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Home » WACA Cases » The African Press Ltd. V. Dr. Okechukwu Ikejian (1953) LJR-WACA

The African Press Ltd. V. Dr. Okechukwu Ikejian (1953) LJR-WACA

The African Press Ltd. V. Dr. Okechukwu Ikejian (1953)

LawGlobal Hub Judgment Report – West Africa Court of Appeal

Tort — Libel — Untrue allegation — Defence of fair comment — Qualified privilege—Malice. Appeals in Civil Cases—Test ofintervention on damages awarded—Uniformity of costs desirable.


The respondent as plaintiff below sued in libel in respect of an article headed “The Fraudulent Saints of Africa ” which attacked “ noisy and dishonest followers ” of someone and alleged of the respondent that he “ claimed to have obtained a doctorate degree in medicine ”, that “ it was later proved that the degree was a fake ”, and that ” consequently the quack expert was kicked out of
the University ”; and he was referred to as one of those ” dishonest followers ”, as a ” fraudulent nationalist ”, and as one who has “ waxed rich at the expense of the honest but credulous public ”.

In fact the plaintiff had a degree as a doctor of medicine, so the allegation that it was a ” fake ” was untrue. He had however claimed to be a doctor of science and received an academic appointment at a higher salary than he would have had, which he was forced to give up on its being discovered that he was not a doctor of science.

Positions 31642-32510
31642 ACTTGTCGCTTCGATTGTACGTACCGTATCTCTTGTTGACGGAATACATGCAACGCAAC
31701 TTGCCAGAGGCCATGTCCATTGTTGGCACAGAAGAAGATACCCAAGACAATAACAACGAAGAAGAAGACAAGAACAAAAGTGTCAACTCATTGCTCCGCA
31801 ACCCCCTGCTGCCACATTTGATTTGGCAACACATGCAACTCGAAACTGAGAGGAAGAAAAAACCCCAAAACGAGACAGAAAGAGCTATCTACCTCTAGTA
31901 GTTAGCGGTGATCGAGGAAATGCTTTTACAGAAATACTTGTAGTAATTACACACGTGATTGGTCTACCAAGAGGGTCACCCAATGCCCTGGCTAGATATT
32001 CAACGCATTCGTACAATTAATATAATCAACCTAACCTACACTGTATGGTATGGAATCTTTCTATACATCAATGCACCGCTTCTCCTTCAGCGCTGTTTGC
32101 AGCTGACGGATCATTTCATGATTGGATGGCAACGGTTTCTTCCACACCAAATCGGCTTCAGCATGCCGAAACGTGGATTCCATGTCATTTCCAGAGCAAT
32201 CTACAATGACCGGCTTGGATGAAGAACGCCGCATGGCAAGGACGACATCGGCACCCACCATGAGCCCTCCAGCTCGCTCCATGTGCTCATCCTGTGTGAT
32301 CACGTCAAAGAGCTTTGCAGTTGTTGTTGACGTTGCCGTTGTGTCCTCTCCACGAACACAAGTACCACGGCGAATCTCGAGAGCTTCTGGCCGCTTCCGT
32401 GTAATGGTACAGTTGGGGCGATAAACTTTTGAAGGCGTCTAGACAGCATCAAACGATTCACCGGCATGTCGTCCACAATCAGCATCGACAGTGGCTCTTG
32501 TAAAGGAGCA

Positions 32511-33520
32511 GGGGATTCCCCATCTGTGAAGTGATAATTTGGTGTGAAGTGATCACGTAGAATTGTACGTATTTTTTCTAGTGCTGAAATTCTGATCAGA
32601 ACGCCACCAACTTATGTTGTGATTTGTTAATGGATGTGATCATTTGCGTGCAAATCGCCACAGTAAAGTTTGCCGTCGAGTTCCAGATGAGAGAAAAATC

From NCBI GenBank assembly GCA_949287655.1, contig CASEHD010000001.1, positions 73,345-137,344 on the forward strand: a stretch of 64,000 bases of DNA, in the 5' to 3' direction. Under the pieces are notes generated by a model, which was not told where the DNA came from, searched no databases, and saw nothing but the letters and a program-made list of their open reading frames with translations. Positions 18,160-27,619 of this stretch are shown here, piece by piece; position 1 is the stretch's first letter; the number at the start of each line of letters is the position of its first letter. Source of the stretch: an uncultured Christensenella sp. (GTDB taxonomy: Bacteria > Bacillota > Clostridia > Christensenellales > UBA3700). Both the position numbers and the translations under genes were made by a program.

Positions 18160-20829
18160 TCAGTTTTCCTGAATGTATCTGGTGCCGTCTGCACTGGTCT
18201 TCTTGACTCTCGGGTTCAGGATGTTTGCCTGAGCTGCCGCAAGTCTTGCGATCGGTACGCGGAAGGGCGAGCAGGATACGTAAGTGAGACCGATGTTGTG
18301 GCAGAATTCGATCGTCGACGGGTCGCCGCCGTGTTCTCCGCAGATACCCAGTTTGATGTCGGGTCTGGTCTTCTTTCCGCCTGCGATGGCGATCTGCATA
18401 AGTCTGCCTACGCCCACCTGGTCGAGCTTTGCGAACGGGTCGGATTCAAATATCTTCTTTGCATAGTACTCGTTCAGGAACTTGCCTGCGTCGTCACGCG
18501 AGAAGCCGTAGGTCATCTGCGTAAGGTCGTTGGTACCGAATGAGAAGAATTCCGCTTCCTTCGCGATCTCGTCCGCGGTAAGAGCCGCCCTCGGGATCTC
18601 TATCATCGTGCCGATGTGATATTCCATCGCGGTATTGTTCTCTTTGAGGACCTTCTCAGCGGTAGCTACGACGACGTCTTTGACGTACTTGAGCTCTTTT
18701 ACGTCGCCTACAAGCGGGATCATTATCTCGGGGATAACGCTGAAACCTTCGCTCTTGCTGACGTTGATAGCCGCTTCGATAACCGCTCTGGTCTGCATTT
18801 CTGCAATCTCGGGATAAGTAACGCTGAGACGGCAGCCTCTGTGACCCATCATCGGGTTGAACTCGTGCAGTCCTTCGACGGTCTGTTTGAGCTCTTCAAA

The trial Judge held that the article was a gross and very damaging libel and awarded the plaintiff £750 as damages and £200 as costs plus his out-of-pocket expenses.

See also  Rex V. Busari (1938) LJR-WACA

The defendants appealed and argued (a) that the comment was warranted by the fact that the plaintiff had falsely claimed to be a doctor of science, (6) that there was a bona fide duty to tell the public that he was not discharged from his appointment on political grounds and to encourage honesty, (c) that the damages awarded were excessive, and (d) that the costs allowed were inordinate.


(1) The defamatory comment hung upon the alleged fact that the respondent-plaintiff falsely claimed to be a doctor of medicine; that allegation was untrue; therefore the comment hanging upon it could not be fair.

(2) Whether or not the defence of privilege could be raised, the recklessness with which that untrue allegation was made and the violent language and general tenor of the article, which struck at the respondent-plaintiff’s professional practice in medicine, justified the trial Judge in holding that the publication was malicious—a finding which destroyed that defence.

(3) The damages would not be disturbed, for there was no mistake in principle or the basis of assessment, nor was the amount so excessive as to disclose an entirely erroneous estimate of the injury suffered.

(4) The costs allowed were out of all proportion to the damages awarded and to the length of the trial, and the costs would be reduced having regard to the costs allowed in a similar case.

Appeal dismissed but order on costs below varied.

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